Remona Aly
Sunday 14 February 2010 The Guardian

Hijab-wearing women rock!

God gave rock’n’roll to you! So US rock band Kiss chanted in the early 90s, a cover of the original song by British group Argent. My relationship with this “divine” gift started early. At 12, I riffled through my brother’s vinyl collection and emerged a fan of U2, Faith No More and Led Zeppelin.

Recently, aged 31, I set out in my coolest headscarf to see the best live band in the world: Muse, on their Resistance Tour. I looked around, but spotted not one of my species – an “undercover Muse-lim”, as one friend dubs me. But there are others.

Shabana, a solicitor and mother of three, has listened to rock music for as long as she has worn a headscarf. She has dragged her husband to a Jon Bon Jovi gig; her son has taken up electric guitar. “People are always surprised to find out about my rock collection,” she says. “They take one look at my headscarf and assume I’ll be into choir music!” I know the feeling.

So does Arub, an architecture student and Kerrang! subscriber, who says that she and nearly all her hijab-wearing friends would rather listen to Linkin Park than shallow pop. “Rock appeals because it rebels against the norm, it sells on the angst of not belonging – something women in hijab relate to,” she says. “It’s the natural choice for a hijabi.”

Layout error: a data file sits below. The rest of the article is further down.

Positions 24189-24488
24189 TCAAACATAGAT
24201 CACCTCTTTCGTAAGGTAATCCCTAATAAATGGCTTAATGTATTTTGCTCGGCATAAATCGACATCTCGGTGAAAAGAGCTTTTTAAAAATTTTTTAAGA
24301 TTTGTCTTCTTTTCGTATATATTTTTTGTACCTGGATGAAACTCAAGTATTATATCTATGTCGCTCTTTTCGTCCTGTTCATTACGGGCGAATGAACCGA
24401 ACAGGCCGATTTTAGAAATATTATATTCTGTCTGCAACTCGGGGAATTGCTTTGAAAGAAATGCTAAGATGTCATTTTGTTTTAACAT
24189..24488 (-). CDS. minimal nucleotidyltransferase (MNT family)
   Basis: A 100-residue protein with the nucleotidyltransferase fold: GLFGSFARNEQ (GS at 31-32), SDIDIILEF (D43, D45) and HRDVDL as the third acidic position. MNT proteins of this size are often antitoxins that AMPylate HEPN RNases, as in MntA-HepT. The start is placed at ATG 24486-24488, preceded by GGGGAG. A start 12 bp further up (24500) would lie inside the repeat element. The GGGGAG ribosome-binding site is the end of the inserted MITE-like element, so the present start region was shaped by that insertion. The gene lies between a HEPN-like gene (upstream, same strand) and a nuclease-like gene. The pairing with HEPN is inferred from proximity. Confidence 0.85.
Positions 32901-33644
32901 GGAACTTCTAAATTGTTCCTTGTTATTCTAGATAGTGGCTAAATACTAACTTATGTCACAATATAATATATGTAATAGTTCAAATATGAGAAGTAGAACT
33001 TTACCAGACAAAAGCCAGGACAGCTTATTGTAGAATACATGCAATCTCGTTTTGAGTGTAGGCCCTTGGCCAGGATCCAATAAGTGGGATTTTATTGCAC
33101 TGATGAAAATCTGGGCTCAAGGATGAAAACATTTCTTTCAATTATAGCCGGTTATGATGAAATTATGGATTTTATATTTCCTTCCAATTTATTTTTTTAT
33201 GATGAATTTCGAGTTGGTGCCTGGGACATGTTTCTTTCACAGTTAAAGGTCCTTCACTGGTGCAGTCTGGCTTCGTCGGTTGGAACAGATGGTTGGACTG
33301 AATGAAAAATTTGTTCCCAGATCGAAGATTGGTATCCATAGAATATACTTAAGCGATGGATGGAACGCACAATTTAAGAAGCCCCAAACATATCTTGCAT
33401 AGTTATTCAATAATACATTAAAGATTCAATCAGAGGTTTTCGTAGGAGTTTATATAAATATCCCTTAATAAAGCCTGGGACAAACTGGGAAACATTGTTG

Arub’s words strike a chord. When, at 18, I decided to wear a headscarf, some friends said I would belong even less to a country where I was born, bred and buttered. But being in a minority can give confidence: I was surer of my identity and even of my Britishness. I feel the relevance of rock instinctively as lyrics from my album collection pulsate in my head: “I will never know myself until I do this on my own . . . I will break away, I’ll find myself today”; “Don’t be afraid of what your mind conceives /Stand up for what you believe.”

The call of rebellion, the claim for independence: there is an affinity between rock music and those like me, Shabana and Arub – women secure in both their faith and music taste.

This article was originally published in The Guardian on 14 February 2010. To view it click here.